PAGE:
Courses

PSYC 500 RESEARCH METHODS AND STATISTICS

3 credit hours

Basic methods of research and evaluation in the behavioral sciences. An overview of research and evaluation designs, their strengths and limitations. Application of statistical methods and data gathering techniques.


PSYC 501 ADVANCED HUMAN GROWTH AND DEVELOPMENT

3 credit hours

Physiological, social and psychological developmental processes from conception to maturation. Review of stages of development, patterns of behavior, and exploration of current social issues related to development.


PSYC 502 FOUNDATIONS AND CONTEXTUAL DIMENSIONS: MENTAL HEALTH COUNSELING

3 credit hours

Studies include examination of the historical, societal, cultural, economic, and political dimensions of mental health counseling, as well as the assumptions and roles mental health counselors play within the context of health and human services systems.


PSYC 516 FORENSIC MENTAL HEALTH COUNSELING

3 credit hours

This course is an introduction to the theories, practice strategies, and interventions involved in counseling juvenile and adult offenders. The course will focus on the delivery of mental health services by treatment setting and effective knowledge and skills to work with legally involved and court committed offenders.


PSYC 517 FORENSIC ASSESSMENT

3 credit hours

This course is an introduction to forensic mental health assessment tools. The course will focus on interviewing techniques for children, adolescents, and adults, as well as instruments used to assess for risk of violence, danger, and harm to self and others. Topics such as expert witness testimony, legal competency, legal insanity, malingering, and suggestibility will also be covered.


PSYC 518 LIFESTYLE AND CAREER COUNSELING

3 credit hours

Career counseling theories and skills across the lifespan will be explored. Recent developments in lifestyle, theorists and theoretical constructs, as well as practical delivery systems in school and community mental health agencies will be examined.


PSYC 520 HISTORY AND SYSTEMS OF PSYCHOLOGY

3 credit hours

Overview of the history of psychology with its roots in philosophy to present-day contemporary psychology is explored. Classical psychological theories are examined as well as an analysis of the foundations of contemporary psychology and their systems.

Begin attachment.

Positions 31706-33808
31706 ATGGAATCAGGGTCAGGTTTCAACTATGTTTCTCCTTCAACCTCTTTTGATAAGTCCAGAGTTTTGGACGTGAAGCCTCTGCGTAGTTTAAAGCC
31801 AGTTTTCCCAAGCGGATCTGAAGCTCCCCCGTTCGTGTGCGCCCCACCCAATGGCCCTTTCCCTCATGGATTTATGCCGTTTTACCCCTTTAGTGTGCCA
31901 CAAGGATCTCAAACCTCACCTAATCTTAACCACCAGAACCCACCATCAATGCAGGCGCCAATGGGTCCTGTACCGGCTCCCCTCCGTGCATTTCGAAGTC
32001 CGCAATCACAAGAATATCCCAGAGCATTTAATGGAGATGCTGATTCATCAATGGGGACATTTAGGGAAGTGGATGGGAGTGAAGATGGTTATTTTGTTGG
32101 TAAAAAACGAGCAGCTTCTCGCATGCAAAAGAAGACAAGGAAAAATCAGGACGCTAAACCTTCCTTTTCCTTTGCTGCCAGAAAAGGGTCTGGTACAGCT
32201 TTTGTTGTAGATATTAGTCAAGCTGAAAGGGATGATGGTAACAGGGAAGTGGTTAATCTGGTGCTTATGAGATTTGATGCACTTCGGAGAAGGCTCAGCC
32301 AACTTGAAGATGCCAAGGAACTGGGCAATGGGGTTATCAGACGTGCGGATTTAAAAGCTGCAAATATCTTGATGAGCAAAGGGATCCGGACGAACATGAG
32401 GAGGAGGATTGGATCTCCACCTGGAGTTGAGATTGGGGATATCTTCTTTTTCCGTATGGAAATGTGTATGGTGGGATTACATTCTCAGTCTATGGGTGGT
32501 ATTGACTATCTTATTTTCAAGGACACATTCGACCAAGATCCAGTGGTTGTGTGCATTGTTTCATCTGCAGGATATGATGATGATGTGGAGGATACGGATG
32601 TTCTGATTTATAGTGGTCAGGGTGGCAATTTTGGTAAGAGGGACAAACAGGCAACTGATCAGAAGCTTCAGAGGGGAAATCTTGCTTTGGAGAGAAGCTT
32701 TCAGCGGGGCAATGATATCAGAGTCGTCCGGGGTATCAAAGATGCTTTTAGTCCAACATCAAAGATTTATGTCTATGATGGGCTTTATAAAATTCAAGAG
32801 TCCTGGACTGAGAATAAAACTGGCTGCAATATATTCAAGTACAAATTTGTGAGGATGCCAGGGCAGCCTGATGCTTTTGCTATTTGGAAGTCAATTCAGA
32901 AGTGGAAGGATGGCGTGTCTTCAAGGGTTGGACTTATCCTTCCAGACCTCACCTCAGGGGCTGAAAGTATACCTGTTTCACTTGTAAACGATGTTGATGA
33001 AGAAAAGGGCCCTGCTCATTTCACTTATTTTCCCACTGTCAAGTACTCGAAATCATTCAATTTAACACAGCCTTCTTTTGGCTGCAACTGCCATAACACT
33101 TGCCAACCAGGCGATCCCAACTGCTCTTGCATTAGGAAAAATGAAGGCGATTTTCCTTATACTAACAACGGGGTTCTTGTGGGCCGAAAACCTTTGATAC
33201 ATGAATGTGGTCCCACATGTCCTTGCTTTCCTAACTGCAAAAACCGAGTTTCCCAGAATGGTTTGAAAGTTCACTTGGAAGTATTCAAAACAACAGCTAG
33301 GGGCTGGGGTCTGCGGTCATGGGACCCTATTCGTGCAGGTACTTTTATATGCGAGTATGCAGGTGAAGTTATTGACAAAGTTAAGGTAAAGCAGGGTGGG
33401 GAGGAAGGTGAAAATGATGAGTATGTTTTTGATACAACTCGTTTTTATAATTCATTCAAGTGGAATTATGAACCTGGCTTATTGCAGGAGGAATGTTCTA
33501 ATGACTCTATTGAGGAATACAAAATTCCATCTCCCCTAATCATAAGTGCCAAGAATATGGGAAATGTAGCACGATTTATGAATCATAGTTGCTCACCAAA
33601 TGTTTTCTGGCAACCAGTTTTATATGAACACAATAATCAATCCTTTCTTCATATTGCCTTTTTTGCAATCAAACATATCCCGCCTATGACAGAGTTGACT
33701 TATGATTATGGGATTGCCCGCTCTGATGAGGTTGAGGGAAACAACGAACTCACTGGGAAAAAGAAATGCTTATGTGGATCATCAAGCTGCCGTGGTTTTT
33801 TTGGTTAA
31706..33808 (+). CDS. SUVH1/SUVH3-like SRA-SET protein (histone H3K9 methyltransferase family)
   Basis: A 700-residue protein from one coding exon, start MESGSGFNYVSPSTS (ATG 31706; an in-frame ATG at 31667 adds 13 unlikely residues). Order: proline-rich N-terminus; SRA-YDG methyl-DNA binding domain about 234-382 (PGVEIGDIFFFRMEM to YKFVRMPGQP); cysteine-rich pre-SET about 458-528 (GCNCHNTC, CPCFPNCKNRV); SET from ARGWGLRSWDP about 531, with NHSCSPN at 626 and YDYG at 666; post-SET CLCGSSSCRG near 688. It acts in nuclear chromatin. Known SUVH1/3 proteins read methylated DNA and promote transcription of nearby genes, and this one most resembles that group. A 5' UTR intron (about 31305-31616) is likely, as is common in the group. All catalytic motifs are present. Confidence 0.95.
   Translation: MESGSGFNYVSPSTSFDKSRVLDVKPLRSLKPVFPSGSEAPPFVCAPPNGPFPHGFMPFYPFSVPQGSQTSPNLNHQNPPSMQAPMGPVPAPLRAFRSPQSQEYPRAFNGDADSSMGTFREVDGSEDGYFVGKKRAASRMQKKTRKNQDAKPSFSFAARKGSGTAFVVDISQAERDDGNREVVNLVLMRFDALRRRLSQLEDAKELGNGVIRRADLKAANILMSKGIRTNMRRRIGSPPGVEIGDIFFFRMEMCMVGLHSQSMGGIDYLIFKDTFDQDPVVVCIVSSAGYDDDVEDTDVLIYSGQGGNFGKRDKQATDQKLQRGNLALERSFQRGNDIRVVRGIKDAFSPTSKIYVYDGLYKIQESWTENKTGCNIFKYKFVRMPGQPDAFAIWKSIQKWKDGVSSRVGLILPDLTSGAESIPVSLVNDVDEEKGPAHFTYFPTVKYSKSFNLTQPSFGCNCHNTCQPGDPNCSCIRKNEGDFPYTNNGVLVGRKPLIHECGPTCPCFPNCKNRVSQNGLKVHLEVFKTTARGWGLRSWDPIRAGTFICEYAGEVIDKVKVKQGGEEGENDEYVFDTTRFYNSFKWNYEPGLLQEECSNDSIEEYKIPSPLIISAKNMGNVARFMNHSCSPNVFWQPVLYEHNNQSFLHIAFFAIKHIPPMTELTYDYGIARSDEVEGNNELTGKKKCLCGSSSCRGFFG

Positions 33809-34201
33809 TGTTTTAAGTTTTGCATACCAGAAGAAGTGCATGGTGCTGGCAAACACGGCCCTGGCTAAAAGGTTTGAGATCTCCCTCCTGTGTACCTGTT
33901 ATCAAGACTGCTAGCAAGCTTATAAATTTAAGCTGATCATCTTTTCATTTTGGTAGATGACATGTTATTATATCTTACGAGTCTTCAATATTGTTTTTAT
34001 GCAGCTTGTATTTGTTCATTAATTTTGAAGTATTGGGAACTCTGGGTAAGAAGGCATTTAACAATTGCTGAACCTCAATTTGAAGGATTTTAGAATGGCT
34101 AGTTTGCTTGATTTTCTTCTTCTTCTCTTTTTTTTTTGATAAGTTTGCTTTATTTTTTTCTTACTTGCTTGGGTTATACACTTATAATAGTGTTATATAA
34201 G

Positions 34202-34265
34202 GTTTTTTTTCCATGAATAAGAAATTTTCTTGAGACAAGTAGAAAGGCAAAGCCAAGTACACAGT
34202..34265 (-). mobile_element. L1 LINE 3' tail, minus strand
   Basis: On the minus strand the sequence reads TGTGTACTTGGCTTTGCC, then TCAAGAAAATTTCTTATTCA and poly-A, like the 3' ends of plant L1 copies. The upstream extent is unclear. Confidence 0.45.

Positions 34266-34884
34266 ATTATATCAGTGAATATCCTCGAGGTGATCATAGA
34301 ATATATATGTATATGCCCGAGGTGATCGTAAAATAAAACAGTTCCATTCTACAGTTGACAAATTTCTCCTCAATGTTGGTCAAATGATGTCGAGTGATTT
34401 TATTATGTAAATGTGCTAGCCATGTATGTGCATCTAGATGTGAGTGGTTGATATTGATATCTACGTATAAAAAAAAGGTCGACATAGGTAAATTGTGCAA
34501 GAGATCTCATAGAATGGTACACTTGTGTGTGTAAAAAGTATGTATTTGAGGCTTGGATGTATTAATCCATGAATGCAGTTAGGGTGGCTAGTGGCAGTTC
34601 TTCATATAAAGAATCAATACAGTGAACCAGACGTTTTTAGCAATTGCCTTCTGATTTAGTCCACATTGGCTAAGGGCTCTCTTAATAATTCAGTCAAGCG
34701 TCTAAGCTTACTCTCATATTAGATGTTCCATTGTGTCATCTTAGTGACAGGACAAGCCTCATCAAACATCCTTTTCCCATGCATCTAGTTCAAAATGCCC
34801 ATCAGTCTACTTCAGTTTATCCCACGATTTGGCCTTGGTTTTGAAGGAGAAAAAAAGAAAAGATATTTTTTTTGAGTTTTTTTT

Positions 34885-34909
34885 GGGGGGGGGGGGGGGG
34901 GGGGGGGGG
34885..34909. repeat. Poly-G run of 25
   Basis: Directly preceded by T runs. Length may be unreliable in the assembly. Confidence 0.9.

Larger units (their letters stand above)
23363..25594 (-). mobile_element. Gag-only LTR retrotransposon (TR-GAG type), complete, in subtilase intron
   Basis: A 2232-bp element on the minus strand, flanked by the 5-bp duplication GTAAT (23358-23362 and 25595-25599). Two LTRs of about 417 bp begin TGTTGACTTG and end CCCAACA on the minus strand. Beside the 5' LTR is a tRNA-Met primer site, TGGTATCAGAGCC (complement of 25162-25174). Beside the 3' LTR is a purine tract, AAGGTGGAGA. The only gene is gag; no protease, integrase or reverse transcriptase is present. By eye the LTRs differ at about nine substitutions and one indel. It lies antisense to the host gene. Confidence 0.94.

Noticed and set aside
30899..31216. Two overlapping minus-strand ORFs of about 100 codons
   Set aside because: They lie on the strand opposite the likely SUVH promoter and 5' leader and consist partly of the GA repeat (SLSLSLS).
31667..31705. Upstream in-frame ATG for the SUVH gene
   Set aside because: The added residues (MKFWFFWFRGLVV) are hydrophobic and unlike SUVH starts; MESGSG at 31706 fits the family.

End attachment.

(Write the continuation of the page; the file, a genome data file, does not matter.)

PSYC 521 ART THERAPY

3 credit hours

This course is an introduction to the history, theory, and practice of art therapy focusing on developing art therapy techniques, methods of assessment and evaluation, as well as treatment approaches for different populations such as adults, children, families, and groups.


PSYC 522 SOCIAL AND CULTURAL ISSUES IN COUNSELING

3 credit hours

Major social problems in contemporary society and their impact upon counseling will be probed. Exploration of sub-groups and cross-cultural issues as well as emphasis on sensitizing students to ethnocentrism and development of respect for diversity in all its guises.


PSYC 525 COUNSELING CHILDREN AND ADOLESCENTS

3 credit hours

This course introduces the student to the research, theories, and interventions related to counseling children and adolescents. The course addresses the developmental needs, specific therapeutic interventions, and common emotional issues related to working with children and adolescents. Group and individual counseling techniques and treatment planning are included. Treatment modalities include individual, family, group, and schools counseling.


PSYC 528 TESTING AND APPRAISAL OF INDIVIDUALS

3 credit hours

Introduction to the major concepts of psychological testing: reliability and validity; standardized tests; ethnic, cultural, sexual and age related factors; ethical standards for development and usage; test construction; interpretation.

Prerequisite: PSYC 500


PSYC 529 HUMAN SEXUALITY

3 credit hours

Physiological, social, and psychological factors in human sexual behavior at various ages and stages of development: normal and deviant behavior, physiological processes and correlates, attitudes and stereotypes, description and etiology of sexual dysfunctions and common treatment strategies.


PSYC 530 PERSONALITY AND COUNSELING THEORIES

3 credit hours

Introduction to counseling theories and psychological processes involved in individual counseling. Including but not limited to analytical, phenomenological, person-centered, existential, behavioral, cognitive/behavioral. Students will refine their own theory of personality and counseling. Case studies.


PSYC 535 PSYCHOPATHOLOGY

3 credit hours

Overview of psychopathology, with emphasis on etiology, symptoms, sociocultural factors, system effects of disorders and maladaptive patterns of behavior. Current diagnostic and classification systems and treatment approaches will be explored.


PSYC 541 SOCIAL PSYCHOLOGY

3 credit hours

Overview of the dynamics of social and behavioral development of the individual and groups. Topics explored but not limited to the following: social attitude changes, prejudice and stereotypical behavior, changing roles of men and women, rural vs. urban societies, subcultures, ethnic diversity, measurement and research.


PSYC 542 INTRODUCTION TO CRISIS, TRAUMA, AND DISASTER COUNSELING